If you’ve not seen it yet, there’s a new show written by Steve Martin that you can watch on Disney+ called Only Murders In The Building. What’s that got to do with the new Audi RS e-tron GT? One is a comedy drama about a group of strangers who decide to solve crime and make a podcast about it, the other is an exceptionally fast electric car, but they have one thing in common.
Without spoiling any of the plotline, there’s one episode that is filmed from the perspective of Theo, a deaf character, and – having watched this after driving the e-tron – I thought you can really see what a difference sound makes to our lives.
Driving the e-tron around Wales, there is sadly something missing. However, I think there’s a really big ‘but’ that has to be mentioned, because driving this back to back with the 911 GT3 is so cruel, going from an orchestra being pushed to its limits in one car to a vehicle that feels as though it has every other characteristic of an exceptional sportscar but a solo flautist is nervously playing its tune.
I could rattle through the spec sheet and tell you it will do 0-60mph in 3.3 seconds and 475kW at peak performance, which works out at nearly 640bhp, but really you want to know what that feels like on the road.
There’s no denying that this car is good. In fact, it’s very, very good. Its problem is it’s a shock to the system for petrolheads. Sit them in a Tesla with its toy car looks and send them to 100mph in seconds and it’s a novelty; sit them in the cockpit of a car that could easily be mistaken for one in an R8 and you’ll find them fiddling with the speakers trying to work out where the sound has gone.
This is a car that feels precise but dangerous at the same time. It’s never really out of control but also feels like it might kill you when you put your foot down and the power is delivered so directly.
Sadly, this is a car that has me really torn. If we start from the outside, it looks so good. Electric cars shouldn’t look out of place if they were driven in Tron – and the e-tron GT is just that. It looks enough like a traditional Audi while also having its own unique style.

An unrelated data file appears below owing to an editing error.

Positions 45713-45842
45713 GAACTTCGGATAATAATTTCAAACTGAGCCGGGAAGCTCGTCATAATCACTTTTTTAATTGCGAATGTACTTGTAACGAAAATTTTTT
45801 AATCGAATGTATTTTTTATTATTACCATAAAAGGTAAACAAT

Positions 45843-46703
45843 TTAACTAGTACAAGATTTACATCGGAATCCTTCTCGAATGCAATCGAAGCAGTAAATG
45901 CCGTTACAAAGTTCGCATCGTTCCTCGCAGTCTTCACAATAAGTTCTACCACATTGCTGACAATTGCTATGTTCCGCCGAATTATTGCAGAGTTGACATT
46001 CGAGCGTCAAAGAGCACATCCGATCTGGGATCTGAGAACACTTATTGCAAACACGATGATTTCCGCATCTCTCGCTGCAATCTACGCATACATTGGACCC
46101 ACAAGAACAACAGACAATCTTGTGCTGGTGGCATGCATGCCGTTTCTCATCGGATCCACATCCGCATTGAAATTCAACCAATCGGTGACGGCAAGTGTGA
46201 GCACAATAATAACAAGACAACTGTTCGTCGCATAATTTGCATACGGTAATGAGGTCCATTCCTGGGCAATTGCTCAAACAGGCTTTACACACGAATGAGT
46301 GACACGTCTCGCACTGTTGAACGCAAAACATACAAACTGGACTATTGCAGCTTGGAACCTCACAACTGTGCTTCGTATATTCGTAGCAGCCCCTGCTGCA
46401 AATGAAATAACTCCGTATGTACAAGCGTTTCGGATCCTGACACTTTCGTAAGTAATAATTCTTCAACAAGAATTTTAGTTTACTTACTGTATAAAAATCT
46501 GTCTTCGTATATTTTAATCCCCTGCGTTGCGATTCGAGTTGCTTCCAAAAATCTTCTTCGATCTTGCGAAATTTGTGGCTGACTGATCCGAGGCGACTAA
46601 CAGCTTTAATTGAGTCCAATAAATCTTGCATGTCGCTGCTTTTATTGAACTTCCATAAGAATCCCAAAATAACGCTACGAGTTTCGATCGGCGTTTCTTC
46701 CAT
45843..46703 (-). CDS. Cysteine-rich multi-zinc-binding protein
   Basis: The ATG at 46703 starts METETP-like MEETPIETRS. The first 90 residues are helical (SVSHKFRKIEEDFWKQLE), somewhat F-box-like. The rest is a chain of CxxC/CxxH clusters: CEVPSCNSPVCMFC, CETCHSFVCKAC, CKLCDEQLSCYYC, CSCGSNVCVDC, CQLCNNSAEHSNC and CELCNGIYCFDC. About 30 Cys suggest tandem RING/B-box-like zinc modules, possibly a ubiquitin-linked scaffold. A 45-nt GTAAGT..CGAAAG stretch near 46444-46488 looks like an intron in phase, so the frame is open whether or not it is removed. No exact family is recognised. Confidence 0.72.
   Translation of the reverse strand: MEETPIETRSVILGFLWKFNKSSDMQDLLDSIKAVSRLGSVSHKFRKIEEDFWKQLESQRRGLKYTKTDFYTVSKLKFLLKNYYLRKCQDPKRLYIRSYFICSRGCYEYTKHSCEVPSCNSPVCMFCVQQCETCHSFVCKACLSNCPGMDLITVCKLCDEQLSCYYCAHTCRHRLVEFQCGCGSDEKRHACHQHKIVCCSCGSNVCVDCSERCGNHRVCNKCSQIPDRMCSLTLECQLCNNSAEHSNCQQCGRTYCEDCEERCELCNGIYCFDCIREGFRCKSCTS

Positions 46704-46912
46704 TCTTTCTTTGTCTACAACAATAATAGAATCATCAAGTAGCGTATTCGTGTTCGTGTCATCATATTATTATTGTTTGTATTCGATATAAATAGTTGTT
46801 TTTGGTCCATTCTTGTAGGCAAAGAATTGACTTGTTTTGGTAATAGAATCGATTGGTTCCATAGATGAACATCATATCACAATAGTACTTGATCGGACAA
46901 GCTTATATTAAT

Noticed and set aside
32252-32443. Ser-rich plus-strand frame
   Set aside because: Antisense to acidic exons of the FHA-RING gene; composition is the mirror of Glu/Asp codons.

The interior isn’t so wild but it’s a formula that works, and why would you want to mess with that? You’re sitting in control of this small, nimble and powerful machine, and that wills you to put your foot down.
You want to cling on for dear life as the engine roars and you jump your way through the gears with the vibrations rumbling through your back and all through your arms. But you don’t get that. You do get the clinging on for dear life, but instead it’s as you drop your foot and the power is so instant that even I think I’m not sure how long I can hold this as it keeps soaring down the road.
Maybe it’s we who need reprogramming. During our road test, I found myself thinking is the sound really the problem or is it something else? However, it’s really hard to fault anything on the e-tron. It’s precise in so many ways – from how it corners, to its poise on the road. It feels perfectly balanced, and when you reach a long, weaving section of road it’s hard to imagine wanting to be behind the wheel of anything else as the e-tron slices through the hills.
Its problems, for me, are far more about what this car isn’t. It lacks emotion, which is more than just noise from the engine – it’s the whole experience that you buy into when you’re spending this sort of money on a sports car.
It’s the fact that everything has got a little bit too technical and political with electric cars, and the thought of what this car could have been, rather than a filler on the Audi line-up.
It sits neatly between a TT and an R8’s specifications, and while we all know it’s a Taycan, it’s not allowed to be as good as one. Not to mention the RS is the full-blooded version of the e-tron GT but it sadly doesn’t feel worthy of wearing that badge when you compare it to conventionally fuelled RS models. So, sorry e-tron, it’s not going to work out, but in this case I really do think it’s me and not you.